The youth must have some sense that change can occur and that the therapist will in fact negotiate with the family or teacher to achieve the goals on which they have agreed.

Establishing a Relationship With the Parents

There are a number of factors that will influence how the parents interact with the therapist. (Note: In this context, “parents” refers to the adults with whom the child resides, whether they are biological parents, stepparents, foster parents, or others.) Foremost is whether the parents are participating voluntarily or involuntarily. If they attend under pressure from the school or the courts, it is much more difficult to enlist their cooperation. When this does occur, though, the situation may be used to develop an alliance with them.

Therapist: I understand the anger you have about being forced to come in for counseling. I wouldn't like to be told I had to do this either. You've talked about the efforts you've used to get Linda to cooperate, to mind, but they don't seem to have worked, so the school has threatened to remove her from school if you don't come for counseling. I'll tell you what I can do. If you are willing to work with me in the program we've got for helping children make some changes, then I'll be glad to work with the school to see if they'll back off a little, to get off your backs, so we can move ahead and get Linda some help. No guarantees, of course, because the school has to do what it has to do, but I've had good luck in the past in getting schools to leave parents and their kids alone while we work on the problems. Would you like to work with me and have me see what I can do with the school?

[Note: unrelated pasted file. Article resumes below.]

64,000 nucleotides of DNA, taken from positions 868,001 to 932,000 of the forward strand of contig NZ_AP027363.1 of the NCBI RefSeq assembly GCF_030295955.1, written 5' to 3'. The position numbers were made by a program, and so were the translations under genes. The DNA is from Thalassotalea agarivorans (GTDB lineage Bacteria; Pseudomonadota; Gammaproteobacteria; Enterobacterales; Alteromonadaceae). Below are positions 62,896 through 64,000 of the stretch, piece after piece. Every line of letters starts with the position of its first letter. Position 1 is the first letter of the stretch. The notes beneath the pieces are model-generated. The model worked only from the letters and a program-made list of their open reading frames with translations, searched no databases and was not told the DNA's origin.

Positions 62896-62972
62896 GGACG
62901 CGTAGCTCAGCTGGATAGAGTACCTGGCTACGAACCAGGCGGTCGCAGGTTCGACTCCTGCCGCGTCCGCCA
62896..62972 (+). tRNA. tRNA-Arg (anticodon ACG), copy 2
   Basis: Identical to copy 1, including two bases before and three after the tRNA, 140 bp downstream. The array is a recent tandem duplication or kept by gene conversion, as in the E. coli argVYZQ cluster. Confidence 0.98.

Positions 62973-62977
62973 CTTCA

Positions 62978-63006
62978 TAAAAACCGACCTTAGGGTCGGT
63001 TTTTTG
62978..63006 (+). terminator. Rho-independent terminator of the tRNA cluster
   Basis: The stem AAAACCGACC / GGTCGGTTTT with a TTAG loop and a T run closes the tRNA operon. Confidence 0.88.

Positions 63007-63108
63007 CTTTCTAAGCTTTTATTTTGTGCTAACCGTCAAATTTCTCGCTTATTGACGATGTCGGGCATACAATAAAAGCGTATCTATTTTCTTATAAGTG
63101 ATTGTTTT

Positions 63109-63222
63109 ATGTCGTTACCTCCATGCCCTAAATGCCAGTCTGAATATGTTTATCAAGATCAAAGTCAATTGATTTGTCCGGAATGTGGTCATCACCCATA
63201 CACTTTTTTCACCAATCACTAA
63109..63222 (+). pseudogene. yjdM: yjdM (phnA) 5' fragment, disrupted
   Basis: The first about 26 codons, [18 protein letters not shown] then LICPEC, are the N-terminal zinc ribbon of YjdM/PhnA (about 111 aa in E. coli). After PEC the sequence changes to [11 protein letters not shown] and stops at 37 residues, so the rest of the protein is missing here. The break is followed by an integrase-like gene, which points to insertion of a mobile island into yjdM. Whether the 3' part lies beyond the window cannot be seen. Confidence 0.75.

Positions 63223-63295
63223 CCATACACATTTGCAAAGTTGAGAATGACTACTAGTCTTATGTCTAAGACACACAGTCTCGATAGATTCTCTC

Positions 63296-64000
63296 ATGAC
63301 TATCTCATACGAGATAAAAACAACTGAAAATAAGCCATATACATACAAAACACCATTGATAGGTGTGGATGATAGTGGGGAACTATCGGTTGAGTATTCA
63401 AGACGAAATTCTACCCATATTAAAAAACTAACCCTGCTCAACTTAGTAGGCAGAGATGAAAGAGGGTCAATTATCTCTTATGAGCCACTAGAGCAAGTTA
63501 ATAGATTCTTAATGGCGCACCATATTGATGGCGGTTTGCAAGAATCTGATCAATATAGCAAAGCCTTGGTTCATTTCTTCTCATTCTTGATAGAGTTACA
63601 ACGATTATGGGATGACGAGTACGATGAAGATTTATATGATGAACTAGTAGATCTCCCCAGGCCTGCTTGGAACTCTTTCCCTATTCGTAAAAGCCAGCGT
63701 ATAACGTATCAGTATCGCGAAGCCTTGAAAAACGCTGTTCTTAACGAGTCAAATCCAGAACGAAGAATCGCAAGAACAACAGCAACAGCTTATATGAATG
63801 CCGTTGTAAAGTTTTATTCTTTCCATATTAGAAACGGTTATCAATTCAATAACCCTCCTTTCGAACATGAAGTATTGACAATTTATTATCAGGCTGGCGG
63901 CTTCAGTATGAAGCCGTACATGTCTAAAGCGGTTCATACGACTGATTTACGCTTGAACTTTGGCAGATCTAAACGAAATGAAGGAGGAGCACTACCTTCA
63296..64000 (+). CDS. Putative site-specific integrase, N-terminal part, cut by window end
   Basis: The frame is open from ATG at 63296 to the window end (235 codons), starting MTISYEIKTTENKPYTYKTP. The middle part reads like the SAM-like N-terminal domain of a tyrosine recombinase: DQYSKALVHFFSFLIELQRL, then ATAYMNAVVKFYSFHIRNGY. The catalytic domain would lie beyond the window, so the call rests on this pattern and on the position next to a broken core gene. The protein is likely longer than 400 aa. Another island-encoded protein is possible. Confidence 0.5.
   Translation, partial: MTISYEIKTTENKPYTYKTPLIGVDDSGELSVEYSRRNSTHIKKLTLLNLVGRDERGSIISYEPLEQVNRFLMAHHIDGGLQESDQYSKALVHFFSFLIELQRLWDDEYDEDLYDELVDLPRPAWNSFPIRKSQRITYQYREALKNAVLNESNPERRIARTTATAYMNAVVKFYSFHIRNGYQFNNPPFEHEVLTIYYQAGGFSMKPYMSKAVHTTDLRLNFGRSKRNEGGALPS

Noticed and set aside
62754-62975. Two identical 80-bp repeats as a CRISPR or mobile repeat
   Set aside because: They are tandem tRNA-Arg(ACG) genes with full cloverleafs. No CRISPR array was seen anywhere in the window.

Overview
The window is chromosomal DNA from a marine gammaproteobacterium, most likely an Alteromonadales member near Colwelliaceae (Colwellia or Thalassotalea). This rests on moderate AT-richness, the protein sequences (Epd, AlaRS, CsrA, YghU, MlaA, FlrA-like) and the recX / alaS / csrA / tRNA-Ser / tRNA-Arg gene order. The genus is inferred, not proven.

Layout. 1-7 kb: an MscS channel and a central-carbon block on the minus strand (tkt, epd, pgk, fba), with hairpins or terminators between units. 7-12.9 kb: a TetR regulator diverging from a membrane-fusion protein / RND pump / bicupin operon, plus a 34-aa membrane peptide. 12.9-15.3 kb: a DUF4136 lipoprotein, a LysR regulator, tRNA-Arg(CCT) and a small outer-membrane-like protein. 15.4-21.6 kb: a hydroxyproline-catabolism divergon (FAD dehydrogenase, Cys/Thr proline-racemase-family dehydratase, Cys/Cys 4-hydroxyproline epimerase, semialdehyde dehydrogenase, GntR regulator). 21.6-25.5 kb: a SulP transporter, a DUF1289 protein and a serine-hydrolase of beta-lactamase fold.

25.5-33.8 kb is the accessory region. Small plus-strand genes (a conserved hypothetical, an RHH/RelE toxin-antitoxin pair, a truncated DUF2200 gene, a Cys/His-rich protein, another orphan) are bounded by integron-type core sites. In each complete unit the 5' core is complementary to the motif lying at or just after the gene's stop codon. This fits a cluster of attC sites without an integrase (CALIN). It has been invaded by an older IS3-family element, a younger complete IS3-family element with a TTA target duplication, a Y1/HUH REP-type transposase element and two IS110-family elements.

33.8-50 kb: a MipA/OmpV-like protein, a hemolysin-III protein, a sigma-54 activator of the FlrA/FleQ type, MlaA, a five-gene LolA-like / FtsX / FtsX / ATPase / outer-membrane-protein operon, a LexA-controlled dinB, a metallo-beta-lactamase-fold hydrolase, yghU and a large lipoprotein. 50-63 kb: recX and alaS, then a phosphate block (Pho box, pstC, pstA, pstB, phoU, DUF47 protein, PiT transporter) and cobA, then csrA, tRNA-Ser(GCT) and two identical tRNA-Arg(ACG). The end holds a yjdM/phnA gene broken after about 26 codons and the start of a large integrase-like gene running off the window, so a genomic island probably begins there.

A very difficult aspect of working with families with aggressive children is making the parents understand and accept that they need to be involved in the treatment program. Usually they respond to the idea of being involved in the program with surprise or at least a lack of enthusiasm, making comments such

as, “He's the one with the problem, why do I have to come in? All I want you to do is straighten him out so I don't have to put up with his antics." It is necessary to explain reasons for having the family involved.